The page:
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Health, Beauty & Fashion

A fitting look for today's guy

Men's trousers are shorter, tighter and here to stay
The Straits Times - June 27, 2014
By: WASHINGTON POST
| More
A fitting look for today's guy Slim-fitting creations by Tom Ford (above) and Dior Homme. -- PHOTO: TOM FORD

This is the era of the ever-shrinking men's trousers - they are tailored and shorter, tighter and shrunken, as well as too tight and too short. The look of menswear changes at a snail's pace and, sometimes, it takes years before a not-at-all outlandish idea trickles from the runways - which are now hosting the spring 2015 collections - to the mass market.

However, when a fashion idea finally reaches the vast middle ground, it tends to stay a while, putting down roots in the menswear landscape. Thus, people are deep in fashion's equivalent of an old-growth forest - surrounded by men in aggressively tailored pants.

The ubiquity of this trend, even in offices far away from the expected crucibles of creativity, had an executive at a Maryland real-estate development firm recently marvelling, with some chagrin, that the men in her office were given to wearing particularly close-fitting trousers, which she described as "tight".

While that is a judgment call, it is true that the cut of men's pants - the more fashionable cut, that is -

has gotten snugger, much snugger than what it was back when Giorgio Armani's loose Italian tailoring defined power and former United States president Bill Clinton was wearing roomy Donna Karan suits.

The modern suit - from Saint Laurent to J.Crew - now comes with narrow, flat-front trousers, falling straight without a break, sometimes cropped enough to reveal more than a smidgen of bare ankle. The jacket is single-breasted with a notched lapel. The proportions are particularly noticeable on red carpet celebrities whose suits and tuxedos tend to be custom-tailored to the last millimetre, particularly if that suit is by designer Tom Ford and is worn by celebrities the likes of Justin Timberlake, Colin Firth and Bradley Cooper.

Cooper, by the way, caused a media fuss when he wore distractingly tight tuxedo pants to a White House state dinner. His self-described "crazy-town tight" trousers, he later explained, resulted from having packed on the kilogrammes for a film role. His was a fashion faux pas, not a fashion statement. "A slim-fitting suit should skim the body, not hug it. It's not intended to be a wetsuit," warns fashion expert Tim Gunn. On the average man, the popular cut - done right - could most accurately be described as lean. The preference for this style crosses ethnicities and economics. It is embraced by 20-somethings, as well as men in their 50s. However, trim trousers have little mercy for beer bellies or love handles.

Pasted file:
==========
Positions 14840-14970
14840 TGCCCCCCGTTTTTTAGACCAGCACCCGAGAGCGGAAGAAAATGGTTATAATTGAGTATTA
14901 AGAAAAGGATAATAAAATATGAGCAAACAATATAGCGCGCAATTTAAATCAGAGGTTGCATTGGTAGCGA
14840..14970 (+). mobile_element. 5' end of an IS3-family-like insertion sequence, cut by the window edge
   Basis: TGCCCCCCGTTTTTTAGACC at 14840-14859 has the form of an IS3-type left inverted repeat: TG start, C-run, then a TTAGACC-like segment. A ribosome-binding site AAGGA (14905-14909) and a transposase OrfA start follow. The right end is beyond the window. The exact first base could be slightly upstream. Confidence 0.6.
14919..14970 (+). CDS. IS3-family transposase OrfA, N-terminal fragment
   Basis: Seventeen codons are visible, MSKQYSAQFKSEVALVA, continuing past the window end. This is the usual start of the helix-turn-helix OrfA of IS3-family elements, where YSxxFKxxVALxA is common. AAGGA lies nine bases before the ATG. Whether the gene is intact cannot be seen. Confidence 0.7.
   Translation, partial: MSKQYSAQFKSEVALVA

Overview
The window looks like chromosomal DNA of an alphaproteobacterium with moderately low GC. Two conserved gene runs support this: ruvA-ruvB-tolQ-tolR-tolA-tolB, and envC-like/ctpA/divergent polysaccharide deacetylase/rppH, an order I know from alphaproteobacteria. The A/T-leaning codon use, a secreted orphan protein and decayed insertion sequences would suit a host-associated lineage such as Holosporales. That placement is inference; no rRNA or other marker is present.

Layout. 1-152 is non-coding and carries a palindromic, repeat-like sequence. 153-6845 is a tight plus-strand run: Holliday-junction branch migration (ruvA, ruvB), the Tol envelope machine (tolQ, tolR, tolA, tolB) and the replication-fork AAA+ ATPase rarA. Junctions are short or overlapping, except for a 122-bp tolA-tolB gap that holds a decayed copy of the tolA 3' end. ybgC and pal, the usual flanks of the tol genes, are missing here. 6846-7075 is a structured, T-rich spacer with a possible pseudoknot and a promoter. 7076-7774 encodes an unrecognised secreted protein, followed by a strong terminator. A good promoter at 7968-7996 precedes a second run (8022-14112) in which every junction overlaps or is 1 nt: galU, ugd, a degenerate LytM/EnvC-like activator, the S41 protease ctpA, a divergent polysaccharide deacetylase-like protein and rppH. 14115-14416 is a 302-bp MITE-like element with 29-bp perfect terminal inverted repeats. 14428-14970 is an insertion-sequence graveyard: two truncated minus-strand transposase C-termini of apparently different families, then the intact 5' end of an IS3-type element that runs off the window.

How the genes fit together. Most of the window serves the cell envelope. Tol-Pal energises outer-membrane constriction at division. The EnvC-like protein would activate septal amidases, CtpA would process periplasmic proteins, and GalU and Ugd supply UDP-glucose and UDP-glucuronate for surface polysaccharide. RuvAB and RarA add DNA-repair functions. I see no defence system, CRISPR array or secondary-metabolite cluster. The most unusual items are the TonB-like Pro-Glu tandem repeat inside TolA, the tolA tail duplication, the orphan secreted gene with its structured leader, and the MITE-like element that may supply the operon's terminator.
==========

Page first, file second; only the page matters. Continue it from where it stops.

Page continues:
"I started to get in shape in 2005 and the cut basically suited my frame," says Mr Matt Martinez, senior producer of NPR's All Things Considered, as he explains his journey to the narrow silhouette.

"I went shopping and I was looking at the same kind of clothes which I used to buy and they were balloony. I went looking for clothes which fit better. It was hard to find fitted clothes back then unless it was something bespoke."

Mr Martinez, 38, a fashion aficionado, but also a frugal man, was ahead of the mainstream market and he was not looking in the expensive designer realm.

Had he wandered into the land of the US$3,000 (S$3,800) suits, he would have found that Ford was one of the lead instigators in the tight-tailoring movement during his time at Gucci in the early 2000s. Now, designing under his own name, he has little tolerance for surplus fabric.

Designer Hedi Slimane at Dior Homme also popularised razor-sharp cuts which could be worn only by men whose natural metabolism roared like an inferno or those who simply did not believe in eating food.

Designer Miuccia Prada pushed the trend along with her fondness for boyish models who were so wispy, they looked as though they could not bench press a sparrow.

Designer Thom Browne chopped his Ivy League slacks at the ankle, further decreasing the amount of fabric dedicated to the average pair of trousers.